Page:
By Clare Munro, Tax Partner
Non-doms have been in the news this week with lots of comment from all ends of the political spectrum. Lubbock Fine has many years of experience in dealing with non-domiciled taxpayers and, without taking any political angle, we thought it would be a good time to debunk some of the inaccuracies and myths that have recently been aired.
Non-doms don't pay tax on their total income - true or false?
Firstly the concept of domicile in taxation is separate from tax residence. Residence is largely dependent on the number of days you are here in the UK whereas domicile can be thought of as your permanent home. Residence brings you into the UK tax net but domicile can dictate how you're treated once you're in.
The default income tax position for non-domiciled people who are resident here is UK taxation on worldwide income and many non-doms are actually taxed on that basis. It's therefore misleading to imply that all of them pay no tax on overseas income.
The UK is a light tax environment for foreigners
Our system is certainly benign for the first 7 years of UK residence – non-doms can elect to be taxed on UK income and overseas income brought to the UK, and the only downside is loss of personal allowances for income and CGT. But that still represents a loss of tax allowance so the election isn't a foregone conclusion.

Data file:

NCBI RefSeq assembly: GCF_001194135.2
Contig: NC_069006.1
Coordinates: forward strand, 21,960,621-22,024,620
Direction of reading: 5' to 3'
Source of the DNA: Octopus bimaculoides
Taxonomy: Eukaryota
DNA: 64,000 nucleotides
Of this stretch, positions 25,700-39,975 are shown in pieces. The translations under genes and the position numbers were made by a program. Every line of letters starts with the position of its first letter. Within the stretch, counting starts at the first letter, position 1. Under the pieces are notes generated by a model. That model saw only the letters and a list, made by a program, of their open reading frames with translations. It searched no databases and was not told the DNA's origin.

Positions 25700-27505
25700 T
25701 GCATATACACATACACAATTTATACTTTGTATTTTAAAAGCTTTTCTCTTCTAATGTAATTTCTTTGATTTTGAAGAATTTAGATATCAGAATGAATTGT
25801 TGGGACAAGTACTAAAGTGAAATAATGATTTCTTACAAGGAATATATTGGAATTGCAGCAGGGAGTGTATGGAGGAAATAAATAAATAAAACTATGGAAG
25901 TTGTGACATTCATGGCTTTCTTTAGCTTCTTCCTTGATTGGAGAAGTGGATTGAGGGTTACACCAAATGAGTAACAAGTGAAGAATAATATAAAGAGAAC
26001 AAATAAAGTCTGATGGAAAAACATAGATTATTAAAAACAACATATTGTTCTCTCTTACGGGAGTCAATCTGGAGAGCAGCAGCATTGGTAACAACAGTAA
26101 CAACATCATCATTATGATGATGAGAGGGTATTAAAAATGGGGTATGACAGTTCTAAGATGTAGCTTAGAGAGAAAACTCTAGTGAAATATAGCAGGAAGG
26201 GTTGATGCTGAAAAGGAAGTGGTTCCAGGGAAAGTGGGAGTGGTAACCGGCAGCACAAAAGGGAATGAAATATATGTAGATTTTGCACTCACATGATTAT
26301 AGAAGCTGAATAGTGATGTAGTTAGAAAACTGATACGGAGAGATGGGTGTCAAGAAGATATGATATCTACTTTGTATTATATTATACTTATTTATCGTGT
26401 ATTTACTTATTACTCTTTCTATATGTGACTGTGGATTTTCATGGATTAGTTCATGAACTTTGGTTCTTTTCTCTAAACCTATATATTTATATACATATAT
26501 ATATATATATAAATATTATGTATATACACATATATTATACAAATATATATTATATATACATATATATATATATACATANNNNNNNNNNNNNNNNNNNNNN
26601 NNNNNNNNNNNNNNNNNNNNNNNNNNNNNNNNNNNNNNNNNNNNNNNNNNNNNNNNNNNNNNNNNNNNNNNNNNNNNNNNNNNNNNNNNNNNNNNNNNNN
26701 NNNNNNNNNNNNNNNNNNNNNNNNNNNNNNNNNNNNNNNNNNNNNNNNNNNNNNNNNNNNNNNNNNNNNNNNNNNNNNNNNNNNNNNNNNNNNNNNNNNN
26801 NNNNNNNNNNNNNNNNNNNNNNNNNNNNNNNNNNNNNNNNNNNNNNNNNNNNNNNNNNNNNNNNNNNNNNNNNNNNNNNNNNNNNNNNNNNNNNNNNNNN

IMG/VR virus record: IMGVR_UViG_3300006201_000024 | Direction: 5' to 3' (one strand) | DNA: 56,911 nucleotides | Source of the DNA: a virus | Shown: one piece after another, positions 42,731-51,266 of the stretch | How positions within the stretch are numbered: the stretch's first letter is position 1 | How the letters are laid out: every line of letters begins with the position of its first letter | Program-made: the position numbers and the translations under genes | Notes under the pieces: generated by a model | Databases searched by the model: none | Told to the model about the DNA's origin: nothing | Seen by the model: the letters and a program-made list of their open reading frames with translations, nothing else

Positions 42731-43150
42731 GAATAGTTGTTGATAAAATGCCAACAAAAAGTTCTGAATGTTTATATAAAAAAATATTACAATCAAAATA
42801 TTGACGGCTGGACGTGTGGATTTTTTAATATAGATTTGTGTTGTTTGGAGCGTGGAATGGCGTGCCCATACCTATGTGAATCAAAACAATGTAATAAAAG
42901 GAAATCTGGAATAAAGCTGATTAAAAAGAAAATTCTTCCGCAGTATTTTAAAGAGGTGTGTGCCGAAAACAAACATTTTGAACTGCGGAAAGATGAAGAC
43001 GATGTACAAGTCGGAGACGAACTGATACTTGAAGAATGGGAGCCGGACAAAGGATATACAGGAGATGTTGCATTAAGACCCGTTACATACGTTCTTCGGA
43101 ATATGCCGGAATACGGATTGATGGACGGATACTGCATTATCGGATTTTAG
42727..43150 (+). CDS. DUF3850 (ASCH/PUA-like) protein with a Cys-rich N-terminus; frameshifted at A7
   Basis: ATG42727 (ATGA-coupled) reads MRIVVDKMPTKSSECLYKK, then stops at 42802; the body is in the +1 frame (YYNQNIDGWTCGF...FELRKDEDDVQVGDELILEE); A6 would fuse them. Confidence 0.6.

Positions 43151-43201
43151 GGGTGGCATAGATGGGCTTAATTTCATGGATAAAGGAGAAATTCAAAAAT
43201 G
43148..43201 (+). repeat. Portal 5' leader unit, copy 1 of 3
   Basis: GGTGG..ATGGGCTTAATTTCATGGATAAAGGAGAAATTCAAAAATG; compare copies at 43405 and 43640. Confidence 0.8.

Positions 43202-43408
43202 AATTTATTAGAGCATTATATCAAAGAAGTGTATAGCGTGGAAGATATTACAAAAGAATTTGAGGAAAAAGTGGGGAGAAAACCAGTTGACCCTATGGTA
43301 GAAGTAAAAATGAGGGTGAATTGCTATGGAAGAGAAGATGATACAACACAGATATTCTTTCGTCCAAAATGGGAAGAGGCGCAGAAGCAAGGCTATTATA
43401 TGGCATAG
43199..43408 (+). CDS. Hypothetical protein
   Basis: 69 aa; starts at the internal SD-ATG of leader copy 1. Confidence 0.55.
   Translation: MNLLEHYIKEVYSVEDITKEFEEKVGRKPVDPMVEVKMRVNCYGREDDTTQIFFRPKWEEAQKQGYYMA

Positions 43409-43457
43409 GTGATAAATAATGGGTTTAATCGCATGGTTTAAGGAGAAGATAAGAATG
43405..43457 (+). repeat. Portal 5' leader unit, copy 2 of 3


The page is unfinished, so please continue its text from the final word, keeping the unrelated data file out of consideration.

After 7 years in the UK, non-doms are subject to the charges if they elect for the remittance basis, first at £30k then rising to £60k and £90k after 12 and 17 years respectively. According to the FT these charges raised £223m in 2012/13.
Some non-doms are actually British
People brought up here can claim non-domicile status if their father was non-dom too. Such people would be likely to have to pay the top rate of charge in order to use the remittance basis, however.
Domicile always follows the father
This isn't strictly true as domicile of origin is inherited from one's mother if one's parents weren't married. It's also possible, though difficult, for British people to acquire a domicile of choice elsewhere by cutting ties with the UK.
One can acquire an overseas domicile by buying a burial plot there
This myth is derived from one of the tests used by HMRC in the past. A change of domicile away from the UK requires that the individual cut ties with the UK to demonstrate a desire to settle permanently elsewhere. Purchase of a burial plot abroad is one of the examples that HMRC has given of ways in which the desire to settle abroad may be evidenced. With the growth in cremations it must be of limited relevance now.
Abolishing non-dom status will raise millions
To be worth the upset it needs to raise more than the remittance charges produce now, and estimates of the increase in revenues for the UK vary from billions to negative. At the margins, some non-doms may base themselves elsewhere or stay for shorter periods to avoid becoming UK resident. However, even if they stay and pay tax on worldwide income it's likely that they will have paid tax abroad on some of that overseas income. They would usually get relief in the UK for overseas tax paid, so in those circumstances no additional UK tax would be due.
The UK's non-dom perks are unique
Whilst the remittance basis in the UK is unusual it's not unique: Ireland and Malta offer something very similar and several other countries including France, Portugal and Israel offer tax holidays for new residents.
To discuss any of the issues covered in the blog, please feel free to email me.